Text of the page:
“Like so many other Icelanders, I learned to knit in elementary school at the age of ten. I didn’t much like the classes, however, because we had to knit and sew certain garments from patterns. It wasn’t my teacher’s fault though; that’s just how the curriculum was back then.
I’ve never enjoyed knitting from other people’s patterns
When I was 15 years old I took knitting and sewing lessons in high school where I got to make my own patterns, and from that moment on, I was hooked on knitting. As soon as I begin knitting a garment, I’m already designing the next one in my mind, but I’ve never enjoyed knitting from other people’s patterns.
I finished a degree in textile arts teaching in 1975 from Myndlistar- og handíðaskóli Íslands (The Icelandic School of Arts and Crafts). After graduating, I spent some time filling orders for woven mats of my own design, but the work was time-consuming and not very lucrative. I enrolled on a knitting techniques course, and, not surprisingly since I’ve always been very interested in clothes and fashion, was soon designing handknit garments. My art training has been very useful to me in my design work from the very start.
My first original patterns were published in Vikan (The Week) weekly magazine in the early 1980s. Soon afterwards, the editor of Lopi and band (Lopi and yarn), an Icelandic knitting magazine established in 1981, contacted me, requesting some of my designs for the magazine. Over the next few years, I designed many garments for the magazine, and was really working at my dream job. I would sketch my designs and knit swatches, my designs were then knit by professional knitters and the magazine’s staff wrote up the pattern. This blissful state of affairs lasted until 1991, when the editor resigned and the magazine was sold into new hands.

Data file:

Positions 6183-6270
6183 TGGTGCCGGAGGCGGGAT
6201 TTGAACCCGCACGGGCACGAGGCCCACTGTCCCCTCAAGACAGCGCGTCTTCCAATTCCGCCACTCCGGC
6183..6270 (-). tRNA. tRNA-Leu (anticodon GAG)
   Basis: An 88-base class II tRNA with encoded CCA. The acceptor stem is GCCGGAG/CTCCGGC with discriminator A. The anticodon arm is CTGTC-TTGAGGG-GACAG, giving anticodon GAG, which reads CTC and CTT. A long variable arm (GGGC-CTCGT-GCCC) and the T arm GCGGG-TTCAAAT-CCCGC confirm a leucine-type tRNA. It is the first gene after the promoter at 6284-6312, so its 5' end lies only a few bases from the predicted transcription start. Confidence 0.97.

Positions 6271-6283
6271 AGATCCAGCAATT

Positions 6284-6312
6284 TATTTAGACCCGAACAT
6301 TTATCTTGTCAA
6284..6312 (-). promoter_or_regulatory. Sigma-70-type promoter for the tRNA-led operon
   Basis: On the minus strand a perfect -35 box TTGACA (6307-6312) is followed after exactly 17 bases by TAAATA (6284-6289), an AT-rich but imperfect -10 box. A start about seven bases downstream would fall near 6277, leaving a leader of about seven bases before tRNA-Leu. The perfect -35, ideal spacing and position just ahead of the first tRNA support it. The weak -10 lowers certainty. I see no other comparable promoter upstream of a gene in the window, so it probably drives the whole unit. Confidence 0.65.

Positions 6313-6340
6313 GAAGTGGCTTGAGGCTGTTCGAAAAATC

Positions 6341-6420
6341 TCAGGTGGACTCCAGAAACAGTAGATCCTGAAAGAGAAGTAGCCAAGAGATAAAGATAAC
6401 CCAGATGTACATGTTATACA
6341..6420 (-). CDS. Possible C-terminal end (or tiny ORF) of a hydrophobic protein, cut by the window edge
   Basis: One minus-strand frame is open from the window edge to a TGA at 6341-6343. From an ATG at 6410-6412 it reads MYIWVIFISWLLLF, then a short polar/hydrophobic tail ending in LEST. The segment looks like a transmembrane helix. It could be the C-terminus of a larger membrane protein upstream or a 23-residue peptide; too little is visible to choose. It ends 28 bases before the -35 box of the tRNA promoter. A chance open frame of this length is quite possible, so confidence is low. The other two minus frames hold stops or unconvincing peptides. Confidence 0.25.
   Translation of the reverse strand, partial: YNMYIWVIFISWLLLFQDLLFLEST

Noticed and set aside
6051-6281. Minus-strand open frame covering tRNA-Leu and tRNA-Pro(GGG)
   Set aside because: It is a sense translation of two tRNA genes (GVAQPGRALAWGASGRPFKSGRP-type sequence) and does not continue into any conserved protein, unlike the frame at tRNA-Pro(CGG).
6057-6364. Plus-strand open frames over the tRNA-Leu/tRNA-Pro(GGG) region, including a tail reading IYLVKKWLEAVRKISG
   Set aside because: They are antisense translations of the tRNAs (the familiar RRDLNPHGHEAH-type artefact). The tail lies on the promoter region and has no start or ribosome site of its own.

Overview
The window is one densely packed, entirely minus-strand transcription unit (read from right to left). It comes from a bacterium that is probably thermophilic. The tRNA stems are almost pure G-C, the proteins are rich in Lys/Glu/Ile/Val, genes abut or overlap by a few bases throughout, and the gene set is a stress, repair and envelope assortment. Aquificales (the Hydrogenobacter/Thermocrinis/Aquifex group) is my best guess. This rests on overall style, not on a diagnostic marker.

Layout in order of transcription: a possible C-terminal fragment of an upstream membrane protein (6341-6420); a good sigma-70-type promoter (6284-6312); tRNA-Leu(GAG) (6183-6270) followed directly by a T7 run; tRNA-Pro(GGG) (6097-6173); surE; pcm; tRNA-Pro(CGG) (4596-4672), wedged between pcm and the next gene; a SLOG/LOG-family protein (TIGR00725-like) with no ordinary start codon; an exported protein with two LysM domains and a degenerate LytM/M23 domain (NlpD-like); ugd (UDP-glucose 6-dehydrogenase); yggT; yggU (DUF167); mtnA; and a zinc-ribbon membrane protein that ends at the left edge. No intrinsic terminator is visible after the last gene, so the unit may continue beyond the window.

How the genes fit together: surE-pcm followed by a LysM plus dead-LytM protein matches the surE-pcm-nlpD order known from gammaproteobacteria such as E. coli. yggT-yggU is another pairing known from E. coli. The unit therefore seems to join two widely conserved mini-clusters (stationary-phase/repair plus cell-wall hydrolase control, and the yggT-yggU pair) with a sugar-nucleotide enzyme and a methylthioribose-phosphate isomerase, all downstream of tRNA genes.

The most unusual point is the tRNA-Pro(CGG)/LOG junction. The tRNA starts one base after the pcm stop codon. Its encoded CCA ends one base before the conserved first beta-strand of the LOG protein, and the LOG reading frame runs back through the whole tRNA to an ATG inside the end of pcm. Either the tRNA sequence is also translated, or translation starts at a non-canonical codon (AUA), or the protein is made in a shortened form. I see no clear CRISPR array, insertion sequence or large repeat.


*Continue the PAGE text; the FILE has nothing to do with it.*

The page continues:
After that, the integrity of Lopi og band went downhill in my opinion, so much so that in 1994 I met with the new owner and offered him the use of my designs free of charge in an effort to restore the magazine to its former glory. In return, he offered me the job of editor, which I accepted.
more than 200 of my patterns have been published
I worked as the magazine’s editor for the next three years, overseeing the release of 15 issues, until the new owner died in 1997. Since publishing a knitting magazine is only cost effective for those that import and distribute yarn, no one was willing to continue publishing the magazine, and so it came to an end. Through the years, more than 200 of my patterns, most of them written with Icelandic wool in mind, have been published in magazines or books.
Around the year 2000, I became very interested in the old Icelandic national costumes and subsequently sewed four different types of costume. My interest grew to such an extent that I enrolled on a B.A.-degree course with a major in folkloristics and a minor in archeology at the University of Iceland, from which I graduated in 2005.
Since then I’ve, for example, made replicas of embroidered 18th-century church artifacts, sewn sails for 19th-century boats and continued designing knitwear.
The idea for this costume sweater came from the 18th-century version of the Icelandic peysufatapeysa, which in my mind is the truest version of the national costume.